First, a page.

Top Two Titles Coming to Netflix – April 2018
By: Chris Crespo of Cinema Crespodiso
Coming to Netflix April 6, 2018
With Fastest Car, Netflix continues their attempt to become a standalone network, providing every sort of entertainment currently found on every other channel out there. Producing movies and television shows for a few years now, Fastest Car is their foray into car-centric television culture. Taking cues from popular past and present shows like Top Gear and Pimp My Ride, and mixing in a little “reality tv” style competition drama a la Storage Wars, Survivor and Ru Paul’s Drag Race, this appears to be a show that will easily to appeal to gearheads and speed freaks but may also draw in folks who enjoy these sorts of contests. It is like Guy’s Grocery Games, but instead of answering questions about food and then doing a cooking challenge, we have men and women building cars and racing them in the desert. So pretty much the exact same show.
Actually, now that I think of it, Fastest Car could use a little Guy Fieri in it. Think about it, the guy is synonymous with his cherry red land shark convertible, his spiky head poking out over the windshield, the wind in his face whipping his sunglasses all the way around to the back of his head, and it would be fantastic to see him line his car up against the others in this competition to see who has…the Fastest Car oooooooohhhh okay now I know why they called it that. Got it.
So Fastest Car probably doesn’t have any Guy Fieri, and probably doesn’t have any food or cooking in it at all, but that’s okay cause you see those cars? They look crazy.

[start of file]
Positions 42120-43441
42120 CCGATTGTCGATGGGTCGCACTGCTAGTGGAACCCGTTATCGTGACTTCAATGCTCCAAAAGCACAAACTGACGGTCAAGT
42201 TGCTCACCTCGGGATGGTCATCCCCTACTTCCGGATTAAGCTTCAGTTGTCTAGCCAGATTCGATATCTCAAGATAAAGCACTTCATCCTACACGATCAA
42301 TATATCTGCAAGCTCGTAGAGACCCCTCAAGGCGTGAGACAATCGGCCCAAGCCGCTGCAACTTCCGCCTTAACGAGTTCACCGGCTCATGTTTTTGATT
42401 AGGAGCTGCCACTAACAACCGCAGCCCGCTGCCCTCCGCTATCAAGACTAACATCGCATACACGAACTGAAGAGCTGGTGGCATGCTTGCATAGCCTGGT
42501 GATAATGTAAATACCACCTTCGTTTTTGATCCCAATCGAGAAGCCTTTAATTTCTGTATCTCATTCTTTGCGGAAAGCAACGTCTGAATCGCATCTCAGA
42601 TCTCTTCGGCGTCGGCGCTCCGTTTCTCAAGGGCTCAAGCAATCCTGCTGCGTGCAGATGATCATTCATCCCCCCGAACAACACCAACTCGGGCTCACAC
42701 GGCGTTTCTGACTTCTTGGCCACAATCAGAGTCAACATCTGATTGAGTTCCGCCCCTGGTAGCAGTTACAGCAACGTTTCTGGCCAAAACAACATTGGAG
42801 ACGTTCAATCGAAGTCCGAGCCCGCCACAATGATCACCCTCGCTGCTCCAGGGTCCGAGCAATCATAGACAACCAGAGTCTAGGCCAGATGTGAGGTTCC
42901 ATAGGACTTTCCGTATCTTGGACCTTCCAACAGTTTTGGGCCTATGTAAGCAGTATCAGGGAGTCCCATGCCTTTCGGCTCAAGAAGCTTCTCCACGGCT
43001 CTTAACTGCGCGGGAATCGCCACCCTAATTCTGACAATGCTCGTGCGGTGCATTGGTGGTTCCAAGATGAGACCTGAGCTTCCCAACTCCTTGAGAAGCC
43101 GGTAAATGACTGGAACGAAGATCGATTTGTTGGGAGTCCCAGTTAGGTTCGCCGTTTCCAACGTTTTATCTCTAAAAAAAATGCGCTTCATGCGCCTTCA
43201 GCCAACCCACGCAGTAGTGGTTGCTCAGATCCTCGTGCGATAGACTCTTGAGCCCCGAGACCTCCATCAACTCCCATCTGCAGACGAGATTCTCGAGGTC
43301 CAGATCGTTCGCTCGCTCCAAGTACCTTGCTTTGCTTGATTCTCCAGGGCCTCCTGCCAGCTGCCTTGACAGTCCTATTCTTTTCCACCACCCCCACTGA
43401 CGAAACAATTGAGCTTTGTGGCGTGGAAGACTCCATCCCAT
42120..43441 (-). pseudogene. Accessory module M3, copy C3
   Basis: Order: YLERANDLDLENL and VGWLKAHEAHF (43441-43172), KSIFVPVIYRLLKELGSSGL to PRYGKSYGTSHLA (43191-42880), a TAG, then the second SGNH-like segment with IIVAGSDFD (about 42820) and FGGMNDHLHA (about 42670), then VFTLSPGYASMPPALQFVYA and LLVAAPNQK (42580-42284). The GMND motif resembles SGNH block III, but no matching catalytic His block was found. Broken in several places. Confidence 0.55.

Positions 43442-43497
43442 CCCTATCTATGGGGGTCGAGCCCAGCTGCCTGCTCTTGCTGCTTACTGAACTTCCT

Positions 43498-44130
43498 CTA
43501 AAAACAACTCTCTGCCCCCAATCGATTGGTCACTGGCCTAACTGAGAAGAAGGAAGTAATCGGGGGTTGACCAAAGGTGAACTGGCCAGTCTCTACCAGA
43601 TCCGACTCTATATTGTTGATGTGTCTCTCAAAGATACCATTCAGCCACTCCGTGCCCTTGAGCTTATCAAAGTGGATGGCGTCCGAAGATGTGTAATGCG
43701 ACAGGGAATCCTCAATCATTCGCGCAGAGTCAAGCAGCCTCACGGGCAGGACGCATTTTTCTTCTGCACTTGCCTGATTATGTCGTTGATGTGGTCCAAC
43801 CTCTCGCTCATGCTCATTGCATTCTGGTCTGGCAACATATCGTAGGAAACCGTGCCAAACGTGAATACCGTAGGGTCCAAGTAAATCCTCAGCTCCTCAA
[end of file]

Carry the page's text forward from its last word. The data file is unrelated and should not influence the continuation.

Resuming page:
Coming to Netflix April 13, 2018
In 2005, the Chicago public radio show and 21st cultural force This American Life did a story about a fella named Carlton Pearson, who at that time was in the midst of a scandal within his church, as the minister turned bishop had reversed course on decades of religious teaching and declared to his Tulsa, Oklahoma congregation of literally thousands that Hell was not a real place but was instead a human construct, an idea that our wicked and sinful ways would bring suffering to us and those around us while alive here in this plane of existence. Called universal reconciliation, this line of thinking is not widely accepted by Christians, as the non-existence of Hell and the thought that all people, whether they be believers or not, would be reconciled with God and would receive salvation after death regardless of how they lived their lives simply does not sit well with their ingrained belief that the avoidance of Hell is reserved only for those who “put in the work” but living a life largely free of sin and using this time on Earth to evangelize to anyone and everyone, ultimately proselytizing enough new Christians to make sure entry into Heaven is assured. Believe me when I say this (coming from much experience), most people who consider themselves believers do not do so because they want to live better lives or because they even want to get into Heaven, they are living these religious lifestyles simply to avoid going to Hell. For them, if Hell does not exist, what is the point of living a moral life? If Hell is here on Earth, why bother making it any better? And if there is no Hell, can there really be a Heaven?
Producers have been trying to make Carlton Pearson’s story into a movie since 2010, and now thanks to Netflix it is here in the form of Come Sunday, with the great Chiwetel Ejiofor (Dr. Strange, 12 Years A Slave) in the lead role and supported by Martin Sheen, Danny Glover and Jason Segal. How can universal reconciliation be cinematic? Is it possible to make a fight over the interpretation of religious texts compelling? Why should anyone outside of the church even care? We’ll get answers to these questions on April 13 with Come Sunday.
…Other Titles Coming to Netflix in April 2018…